Brokers, investment advisors, funds, banks, and other institutions are required to generate tax forms for investors by specific IRS deadlines each year. Typically, the due date for forms to be mailed is January 31st, however this can vary based on the weekends’ fall on the calendar each year.

The deadlines for 2014 forms are illustrated below. Keep in mind tax rules are complex and there can be exceptions to the below. Further details are available at the IRS website.


Source: http://www.forbes.com/sites/kellyphillipserb/2016/01/16/when-to-expect-your-forms-w-2-1099-more-in-2016-and-what-to-do-if-your-tax-forms-are-late/#5b8708ba4d9a

Another point to note is that some investment firms may also issue consolidated 1099s to investors, which combine multiple 1099 forms into a single statement.

If you receive a 1099 tax form, check it for accuracy and report any incorrect information to the sender as soon as possible. Review your personal information including your tax ID and address, as well as all of the numerical figures. If errors are identified, the sender should be contacted to issue a corrected form both to the investor as well as the IRS.

Missing A Tax Form?

Expecting a tax form that has not arrived? While some senders are fast and may distribute forms to investors prior to the above deadlines, it may take until mid February for some forms to arrive depending on operations of the sender and the delivery service.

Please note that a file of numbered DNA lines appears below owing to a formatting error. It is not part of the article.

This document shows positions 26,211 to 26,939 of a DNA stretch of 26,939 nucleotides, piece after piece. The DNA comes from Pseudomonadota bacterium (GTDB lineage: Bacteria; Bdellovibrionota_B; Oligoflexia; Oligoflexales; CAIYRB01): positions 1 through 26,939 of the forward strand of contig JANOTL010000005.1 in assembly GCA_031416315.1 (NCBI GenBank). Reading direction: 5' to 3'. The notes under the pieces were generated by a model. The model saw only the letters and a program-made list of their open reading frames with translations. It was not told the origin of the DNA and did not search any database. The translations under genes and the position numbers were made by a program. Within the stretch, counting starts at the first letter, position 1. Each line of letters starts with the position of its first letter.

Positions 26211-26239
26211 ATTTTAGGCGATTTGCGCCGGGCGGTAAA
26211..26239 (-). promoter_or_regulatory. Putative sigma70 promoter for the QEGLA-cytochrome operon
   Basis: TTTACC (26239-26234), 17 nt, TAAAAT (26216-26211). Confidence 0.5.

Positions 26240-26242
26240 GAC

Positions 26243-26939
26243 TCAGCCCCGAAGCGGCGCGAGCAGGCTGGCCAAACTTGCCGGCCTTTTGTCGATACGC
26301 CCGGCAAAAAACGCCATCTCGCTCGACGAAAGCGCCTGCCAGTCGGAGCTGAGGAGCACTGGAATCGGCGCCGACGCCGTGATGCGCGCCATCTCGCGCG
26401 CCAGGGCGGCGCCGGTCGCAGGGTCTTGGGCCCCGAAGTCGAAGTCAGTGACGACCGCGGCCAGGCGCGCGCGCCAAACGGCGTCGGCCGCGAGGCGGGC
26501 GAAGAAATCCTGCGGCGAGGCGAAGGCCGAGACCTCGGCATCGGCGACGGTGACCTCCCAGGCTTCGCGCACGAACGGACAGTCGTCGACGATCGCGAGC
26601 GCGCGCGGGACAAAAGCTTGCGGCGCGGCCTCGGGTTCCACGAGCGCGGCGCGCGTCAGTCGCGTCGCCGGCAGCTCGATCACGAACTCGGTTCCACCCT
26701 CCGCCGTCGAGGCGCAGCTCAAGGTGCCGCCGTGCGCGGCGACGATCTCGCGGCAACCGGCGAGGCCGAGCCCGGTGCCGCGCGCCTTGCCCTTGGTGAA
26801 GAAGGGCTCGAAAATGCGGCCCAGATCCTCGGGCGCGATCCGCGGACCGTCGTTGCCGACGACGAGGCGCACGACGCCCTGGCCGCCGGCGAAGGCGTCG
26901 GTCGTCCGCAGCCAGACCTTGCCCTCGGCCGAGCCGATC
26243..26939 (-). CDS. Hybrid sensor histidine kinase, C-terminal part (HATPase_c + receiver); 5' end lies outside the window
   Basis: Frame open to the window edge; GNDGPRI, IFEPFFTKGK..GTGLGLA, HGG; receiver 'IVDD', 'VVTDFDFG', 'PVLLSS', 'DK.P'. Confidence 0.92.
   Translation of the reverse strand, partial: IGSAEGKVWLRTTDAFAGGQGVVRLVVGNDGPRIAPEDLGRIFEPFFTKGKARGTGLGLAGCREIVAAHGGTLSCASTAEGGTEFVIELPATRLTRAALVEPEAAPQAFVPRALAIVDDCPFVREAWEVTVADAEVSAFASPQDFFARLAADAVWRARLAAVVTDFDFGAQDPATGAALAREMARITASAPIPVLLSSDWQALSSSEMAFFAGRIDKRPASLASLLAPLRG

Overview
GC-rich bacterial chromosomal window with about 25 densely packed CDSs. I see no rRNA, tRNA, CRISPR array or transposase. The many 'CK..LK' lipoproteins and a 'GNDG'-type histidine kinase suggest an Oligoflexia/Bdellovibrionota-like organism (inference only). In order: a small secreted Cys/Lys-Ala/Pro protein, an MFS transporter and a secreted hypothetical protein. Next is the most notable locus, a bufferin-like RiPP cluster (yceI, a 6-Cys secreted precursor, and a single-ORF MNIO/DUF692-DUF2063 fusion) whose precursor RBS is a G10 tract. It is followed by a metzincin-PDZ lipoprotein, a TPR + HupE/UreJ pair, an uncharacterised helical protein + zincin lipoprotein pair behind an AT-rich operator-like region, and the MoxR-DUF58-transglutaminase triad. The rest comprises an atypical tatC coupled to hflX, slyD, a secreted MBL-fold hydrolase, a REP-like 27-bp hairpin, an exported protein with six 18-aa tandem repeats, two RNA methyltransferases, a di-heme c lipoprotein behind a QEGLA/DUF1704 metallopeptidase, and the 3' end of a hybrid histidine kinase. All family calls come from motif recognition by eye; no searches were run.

Sort through any piles of mail that the forms could have gotten jumbled in with, and check to ensure your address on file is up to date. And check your email inbox and spam folder in case the sender sent an electronic copy. A digital copy may be retrievable online within your account as well. If it still has not turned up, ask the account provider to resend a copy or contact the IRS if the sender cannot be located.

The IRS receives its own copies of the 1099 forms directly from the sources (ex. banks, IAs, brokers, etc.), and compares that data to what tax filers report on their 1040s. A mismatch can result in further investigation. To help reduce the potential risk of getting flagged, you many want to closely examine all tax forms you receive, and wait to file your 1040 until after everything is in order, but before tax filing deadlines.